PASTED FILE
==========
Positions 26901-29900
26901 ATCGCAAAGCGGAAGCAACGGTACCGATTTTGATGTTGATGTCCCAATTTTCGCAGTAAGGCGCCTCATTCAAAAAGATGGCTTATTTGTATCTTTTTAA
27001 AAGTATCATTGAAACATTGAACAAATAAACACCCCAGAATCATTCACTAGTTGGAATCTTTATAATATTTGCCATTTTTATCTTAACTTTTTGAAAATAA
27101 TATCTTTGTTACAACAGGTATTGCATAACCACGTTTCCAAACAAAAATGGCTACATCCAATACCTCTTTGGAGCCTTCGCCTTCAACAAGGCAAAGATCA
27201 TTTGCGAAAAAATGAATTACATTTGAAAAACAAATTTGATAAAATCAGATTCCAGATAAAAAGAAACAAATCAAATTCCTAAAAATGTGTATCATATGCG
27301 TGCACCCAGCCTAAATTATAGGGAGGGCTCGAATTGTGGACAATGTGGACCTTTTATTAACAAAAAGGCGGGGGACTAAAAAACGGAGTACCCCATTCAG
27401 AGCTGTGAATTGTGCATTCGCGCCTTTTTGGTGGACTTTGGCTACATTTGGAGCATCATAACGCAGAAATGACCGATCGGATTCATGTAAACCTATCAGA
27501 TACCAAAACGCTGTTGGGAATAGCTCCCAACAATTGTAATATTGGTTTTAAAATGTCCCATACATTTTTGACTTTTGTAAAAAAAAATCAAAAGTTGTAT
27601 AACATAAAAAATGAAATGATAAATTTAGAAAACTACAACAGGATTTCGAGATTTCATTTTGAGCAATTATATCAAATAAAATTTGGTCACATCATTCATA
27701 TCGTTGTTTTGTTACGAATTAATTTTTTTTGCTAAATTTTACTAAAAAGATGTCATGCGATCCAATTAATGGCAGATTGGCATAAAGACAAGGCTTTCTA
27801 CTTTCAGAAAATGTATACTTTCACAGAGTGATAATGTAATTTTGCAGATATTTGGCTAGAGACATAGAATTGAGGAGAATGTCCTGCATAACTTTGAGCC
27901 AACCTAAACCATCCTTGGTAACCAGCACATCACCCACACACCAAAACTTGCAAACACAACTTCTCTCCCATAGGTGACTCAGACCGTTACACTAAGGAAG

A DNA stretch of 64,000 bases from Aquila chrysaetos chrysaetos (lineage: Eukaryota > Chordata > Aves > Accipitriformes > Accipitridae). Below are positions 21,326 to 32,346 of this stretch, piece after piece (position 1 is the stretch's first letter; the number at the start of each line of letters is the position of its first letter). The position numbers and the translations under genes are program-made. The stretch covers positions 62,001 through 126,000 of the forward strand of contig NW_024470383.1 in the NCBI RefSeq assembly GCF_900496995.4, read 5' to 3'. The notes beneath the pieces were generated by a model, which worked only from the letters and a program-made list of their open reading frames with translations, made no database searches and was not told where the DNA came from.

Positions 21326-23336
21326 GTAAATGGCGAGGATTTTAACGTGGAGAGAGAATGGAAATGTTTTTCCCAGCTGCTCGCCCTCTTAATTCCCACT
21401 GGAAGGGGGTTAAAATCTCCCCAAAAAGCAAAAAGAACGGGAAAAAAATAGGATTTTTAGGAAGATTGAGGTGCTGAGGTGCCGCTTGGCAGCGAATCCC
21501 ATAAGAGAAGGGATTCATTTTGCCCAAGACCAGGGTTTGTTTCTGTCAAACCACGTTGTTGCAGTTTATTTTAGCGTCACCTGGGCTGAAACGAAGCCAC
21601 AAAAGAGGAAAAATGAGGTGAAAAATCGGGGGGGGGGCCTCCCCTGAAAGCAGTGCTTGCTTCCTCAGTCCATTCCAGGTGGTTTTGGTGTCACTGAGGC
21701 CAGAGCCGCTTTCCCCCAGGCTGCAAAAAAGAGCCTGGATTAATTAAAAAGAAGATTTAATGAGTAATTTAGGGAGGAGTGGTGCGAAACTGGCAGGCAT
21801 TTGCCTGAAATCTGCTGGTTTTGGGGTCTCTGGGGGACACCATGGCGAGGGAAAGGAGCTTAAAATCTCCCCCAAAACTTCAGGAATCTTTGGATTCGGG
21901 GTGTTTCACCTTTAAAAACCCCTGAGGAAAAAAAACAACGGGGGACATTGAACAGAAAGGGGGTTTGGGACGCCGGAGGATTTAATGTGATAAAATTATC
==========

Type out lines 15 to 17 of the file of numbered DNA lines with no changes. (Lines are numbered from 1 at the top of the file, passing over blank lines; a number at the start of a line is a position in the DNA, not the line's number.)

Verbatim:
21326 GTAAATGGCGAGGATTTTAACGTGGAGAGAGAATGGAAATGTTTTTCCCAGCTGCTCGCCCTCTTAATTCCCACT
21401 GGAAGGGGGTTAAAATCTCCCCAAAAAGCAAAAAGAACGGGAAAAAAATAGGATTTTTAGGAAGATTGAGGTGCTGAGGTGCCGCTTGGCAGCGAATCCC
21501 ATAAGAGAAGGGATTCATTTTGCCCAAGACCAGGGTTTGTTTCTGTCAAACCACGTTGTTGCAGTTTATTTTAGCGTCACCTGGGCTGAAACGAAGCCAC